- If you always say “Yes” to media requests, you’ll get more.
- Saying yes and figuring out how to actually get things done after the fact is a sure way to increase your stress level, but it also forces you to learn and grow.
- Media darlings (i.e. those that the press is always publishing work from) do not necessarily have the most successful businesses.
- People who are not self-employed will always think that “living your dream” as an entrepreneur is dreamy and will be jealous of you.
- You will be jealous of those with a steady paycheck, and even more so those people who possess that dreamy thing called “an expense account”.
- You will work odd hours, and not be able to socialize like “normal” people, since you will be working nights and weekends.
- Your relationships will be tested.
- Not all relationships will survive.
- You will crave sleep, but know exactly how much sleep you need to effectively work. (I could work 48 hours straight, but any more … and I knew I shouldn’t be near any kind of knives, or slippery butter-stained floors.)
- You are probably your own worst critic.
- Sometimes simplicity IS best.
- Other times, over-the-top, “you have got to be crazy for even fathoming that” ideas are the ones that will become your trademark.
- You will hate yourself for comparing yourself to your peers, but you’ll get sucked into the facebook/twitter/website/blog post funnel at some point (“market research”) and will think that EVERYONE else has it all figured out and is super successful, and you are a a hack.
- You will quickly realize, after paying close attention, that social media is like any other business tool – where people showcase their shiny, and hide their blemishes.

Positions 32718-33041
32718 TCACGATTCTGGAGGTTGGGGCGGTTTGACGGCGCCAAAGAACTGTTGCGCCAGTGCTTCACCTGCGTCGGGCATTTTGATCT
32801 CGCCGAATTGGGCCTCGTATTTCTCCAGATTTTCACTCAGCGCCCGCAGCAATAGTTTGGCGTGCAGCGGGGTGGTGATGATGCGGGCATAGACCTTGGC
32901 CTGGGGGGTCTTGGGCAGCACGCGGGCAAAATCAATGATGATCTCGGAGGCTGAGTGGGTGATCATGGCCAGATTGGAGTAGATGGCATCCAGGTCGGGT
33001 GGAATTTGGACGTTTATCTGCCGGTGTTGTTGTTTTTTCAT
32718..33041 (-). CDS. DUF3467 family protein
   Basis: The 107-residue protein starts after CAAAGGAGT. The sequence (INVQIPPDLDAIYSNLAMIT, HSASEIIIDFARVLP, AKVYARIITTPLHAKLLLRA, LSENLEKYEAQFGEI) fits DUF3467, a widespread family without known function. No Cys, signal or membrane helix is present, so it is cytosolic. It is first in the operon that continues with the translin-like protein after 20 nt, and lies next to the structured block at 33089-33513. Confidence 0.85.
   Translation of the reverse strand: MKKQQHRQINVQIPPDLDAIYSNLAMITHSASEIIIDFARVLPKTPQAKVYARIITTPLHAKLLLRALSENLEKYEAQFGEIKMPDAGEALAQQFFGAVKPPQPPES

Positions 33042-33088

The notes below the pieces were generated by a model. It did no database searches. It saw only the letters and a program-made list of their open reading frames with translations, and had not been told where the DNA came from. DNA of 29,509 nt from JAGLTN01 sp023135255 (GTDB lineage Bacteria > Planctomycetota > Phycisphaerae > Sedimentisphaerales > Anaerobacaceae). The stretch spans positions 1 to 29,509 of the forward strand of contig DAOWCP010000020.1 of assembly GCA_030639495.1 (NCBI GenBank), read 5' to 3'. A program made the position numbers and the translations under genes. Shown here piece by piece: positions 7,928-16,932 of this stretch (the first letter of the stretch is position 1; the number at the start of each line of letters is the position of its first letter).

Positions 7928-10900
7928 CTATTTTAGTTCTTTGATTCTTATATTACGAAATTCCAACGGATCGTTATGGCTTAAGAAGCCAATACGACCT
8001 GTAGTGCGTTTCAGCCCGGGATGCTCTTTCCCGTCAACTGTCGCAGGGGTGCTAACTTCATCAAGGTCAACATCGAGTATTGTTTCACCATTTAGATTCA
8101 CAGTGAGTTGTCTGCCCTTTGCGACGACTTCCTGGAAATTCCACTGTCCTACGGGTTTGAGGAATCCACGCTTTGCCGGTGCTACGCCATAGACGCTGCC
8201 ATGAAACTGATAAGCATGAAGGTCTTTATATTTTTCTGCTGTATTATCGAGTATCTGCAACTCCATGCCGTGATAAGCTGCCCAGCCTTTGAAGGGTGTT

- You will have your morals tested. Whether you let the almighty $ win is up to you.
- There are some amazing, wonderful, easy-to-work with, and appreciative clients out there. (This may be the brightest memory of entrepreneurship for me.)
- There are some clients that will challenge you to the nth degree – these will teach you the hard lessons – When to say no. When to stick up for yourself. When to back down. When to never accept payment upon delivery again. I could go on and on and on …
- Everyone in this Pinterest-obsessed world will want amazing, super-elaborate, “perfect” cakes, but the majority (i.e. 99.9%) of them don’t have the budget for something even half as nice as their “dream cake”. [For you cakers: The classic fondant and gumpaste laced-dreamer clients with less than buttercream budgets.]
- All those people/businesses/events that want something for free in exchange for “publicity” of your business – do NOT fall victim for this. Is your business worth nothing? Do NOT work for free.
- It’s a rough world out there. In the NYC metro, it IS cutthroat a lot of the time. As hard as it is, try to make friends in the industry. In your niche is ideal – but even within the larger spectrum is great. Some of my best clients came from referrals from other wedding industry friends I made over the years.
- Know when to walk away. (Still a lesson in progress …)